Placenta praevia with or without antepartum bleeding in a Nigerian suburban tertiary health institution

Olugbenga EO, Eifediyi RA, Olugbenga MA, Ikheloa J, Okoeguale J, Omoregbee HI and Oboh SA

International Research Journal of Medicine and Medical Sciences
Published: June 13 2019
Volume 7, Issue 2
Pages 53-59


Placenta praevia is an abnormal implantation of the placenta in the lower uterine segment and it is a significant contributor to obstetric haemorrhage worldwide. This study was done to review the presentation, management modalities as well as obstetric outcome of placenta praevia with or without vaginal bleeding. This was a retrospective analysis of 125 cases of placenta praevia between 1st January, 2011 and 31st December, 2015. Information retrieved from case notes include the age, booking status, parity, level of education, gestational age at diagnosis, gestational age at delivery, symptoms at presentation, diagnosis, mode of delivery, past reproductive performance, blood transfusion as well as fetal and maternal outcomes. There were 8,735 deliveries in the period under review of which 125 patients had placenta praevia. This gave a prevalence of 1.4% or 14 cases per 1,000 deliveries. The mean age of occurrence was 30.9 ± 2.107 years. Majority of the patients were primipara with previous uterine surgeries (uterine evacuation, Caesarean section or myomectomy) and presenting mainly in unbooked patients (67.2%). Diagnosis was made at term in 38.4% of the patients and 60.8% of the patients had warning bleeding or incidental ultrasound finding of placenta praevia before term. The commonest type of placenta praevia was type III (48.8%) while the least common was type I (7.2%). The delivery was by Caesarean section in 98.4% of the patients with 71.2% having emergency Caesarean section. Out of a total of 130 babies born to these patients, 109 (83.8%) were live births. Seventy-seven women (61.6%) of the studied population had blood transfusion out of which 60 (78%) had at least 2 pints of blood transfused. There was no maternal mortality. In conclusion, the no maternal mortality recorded in this study could be attributed to the presence of highly skilled birth attendants, prompt surgical intervention and readily availability of blood transfusion services. Attendance of antenatal clinic and third trimester ultrasonography will reduce high rate of emergency delivery and better survival of babies.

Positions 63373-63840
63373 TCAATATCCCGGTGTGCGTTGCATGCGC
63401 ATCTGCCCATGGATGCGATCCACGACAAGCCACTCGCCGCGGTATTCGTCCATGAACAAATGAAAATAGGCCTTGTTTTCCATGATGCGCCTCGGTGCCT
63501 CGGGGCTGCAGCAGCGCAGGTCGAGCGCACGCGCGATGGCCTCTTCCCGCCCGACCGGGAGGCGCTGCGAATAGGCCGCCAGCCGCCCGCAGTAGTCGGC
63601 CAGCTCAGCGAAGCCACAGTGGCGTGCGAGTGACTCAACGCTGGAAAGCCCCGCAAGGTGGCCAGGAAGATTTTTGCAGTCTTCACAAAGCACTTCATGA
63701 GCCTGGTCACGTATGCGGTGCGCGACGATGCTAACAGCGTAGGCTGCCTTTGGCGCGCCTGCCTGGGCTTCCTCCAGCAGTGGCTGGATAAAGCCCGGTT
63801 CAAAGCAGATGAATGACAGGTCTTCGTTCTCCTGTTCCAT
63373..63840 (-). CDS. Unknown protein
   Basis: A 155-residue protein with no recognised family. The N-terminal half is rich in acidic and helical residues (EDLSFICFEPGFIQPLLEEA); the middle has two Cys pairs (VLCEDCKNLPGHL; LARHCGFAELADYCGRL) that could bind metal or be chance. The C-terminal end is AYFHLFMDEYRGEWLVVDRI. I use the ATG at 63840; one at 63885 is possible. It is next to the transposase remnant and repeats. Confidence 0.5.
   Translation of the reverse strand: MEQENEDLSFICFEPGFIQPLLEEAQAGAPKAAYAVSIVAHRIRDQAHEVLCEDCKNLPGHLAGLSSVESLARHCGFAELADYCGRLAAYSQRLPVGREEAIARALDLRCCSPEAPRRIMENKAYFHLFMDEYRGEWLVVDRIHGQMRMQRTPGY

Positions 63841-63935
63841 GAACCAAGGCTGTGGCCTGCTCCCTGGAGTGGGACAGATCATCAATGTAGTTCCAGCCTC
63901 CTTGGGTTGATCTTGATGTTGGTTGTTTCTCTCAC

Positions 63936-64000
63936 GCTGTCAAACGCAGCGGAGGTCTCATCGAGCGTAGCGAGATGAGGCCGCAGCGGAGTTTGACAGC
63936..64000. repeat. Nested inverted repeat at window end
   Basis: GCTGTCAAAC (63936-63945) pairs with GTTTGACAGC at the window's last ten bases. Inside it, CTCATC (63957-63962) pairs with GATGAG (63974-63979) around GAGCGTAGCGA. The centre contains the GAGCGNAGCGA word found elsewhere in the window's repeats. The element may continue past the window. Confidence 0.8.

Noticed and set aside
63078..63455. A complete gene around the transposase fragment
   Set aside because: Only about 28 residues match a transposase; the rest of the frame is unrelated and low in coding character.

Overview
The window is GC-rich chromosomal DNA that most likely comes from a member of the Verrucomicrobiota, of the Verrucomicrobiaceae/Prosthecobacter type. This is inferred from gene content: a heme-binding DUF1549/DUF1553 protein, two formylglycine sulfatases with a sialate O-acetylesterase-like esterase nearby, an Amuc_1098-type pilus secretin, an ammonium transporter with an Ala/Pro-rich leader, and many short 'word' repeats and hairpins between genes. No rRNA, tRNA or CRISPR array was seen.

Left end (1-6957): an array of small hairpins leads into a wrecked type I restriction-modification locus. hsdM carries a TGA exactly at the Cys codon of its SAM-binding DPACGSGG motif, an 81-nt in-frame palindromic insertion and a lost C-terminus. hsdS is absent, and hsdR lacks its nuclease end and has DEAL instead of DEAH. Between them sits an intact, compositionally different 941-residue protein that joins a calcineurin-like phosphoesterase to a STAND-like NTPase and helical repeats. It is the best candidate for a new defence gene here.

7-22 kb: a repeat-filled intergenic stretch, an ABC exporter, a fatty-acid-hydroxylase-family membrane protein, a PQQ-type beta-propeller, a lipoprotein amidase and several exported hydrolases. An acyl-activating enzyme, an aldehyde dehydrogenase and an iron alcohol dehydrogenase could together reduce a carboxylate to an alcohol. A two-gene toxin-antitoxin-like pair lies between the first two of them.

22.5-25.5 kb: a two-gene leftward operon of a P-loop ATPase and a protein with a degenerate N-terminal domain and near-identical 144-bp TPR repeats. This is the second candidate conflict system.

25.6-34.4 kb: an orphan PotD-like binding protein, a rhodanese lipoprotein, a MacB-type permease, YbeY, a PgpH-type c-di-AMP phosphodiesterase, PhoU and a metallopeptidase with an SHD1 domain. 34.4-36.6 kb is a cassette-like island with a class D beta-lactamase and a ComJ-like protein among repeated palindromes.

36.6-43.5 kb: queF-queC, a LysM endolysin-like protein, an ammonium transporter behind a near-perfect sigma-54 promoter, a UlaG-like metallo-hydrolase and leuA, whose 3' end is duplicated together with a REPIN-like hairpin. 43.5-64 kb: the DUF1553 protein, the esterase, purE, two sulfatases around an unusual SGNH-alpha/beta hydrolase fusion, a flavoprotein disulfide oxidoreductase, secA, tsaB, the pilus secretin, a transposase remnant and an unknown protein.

Keywords: Placenta praevia, haemorrhage, blood transfusion and outcome.

Full Text PDF

This article is published under the terms of the Creative Commons Attribution License 4.0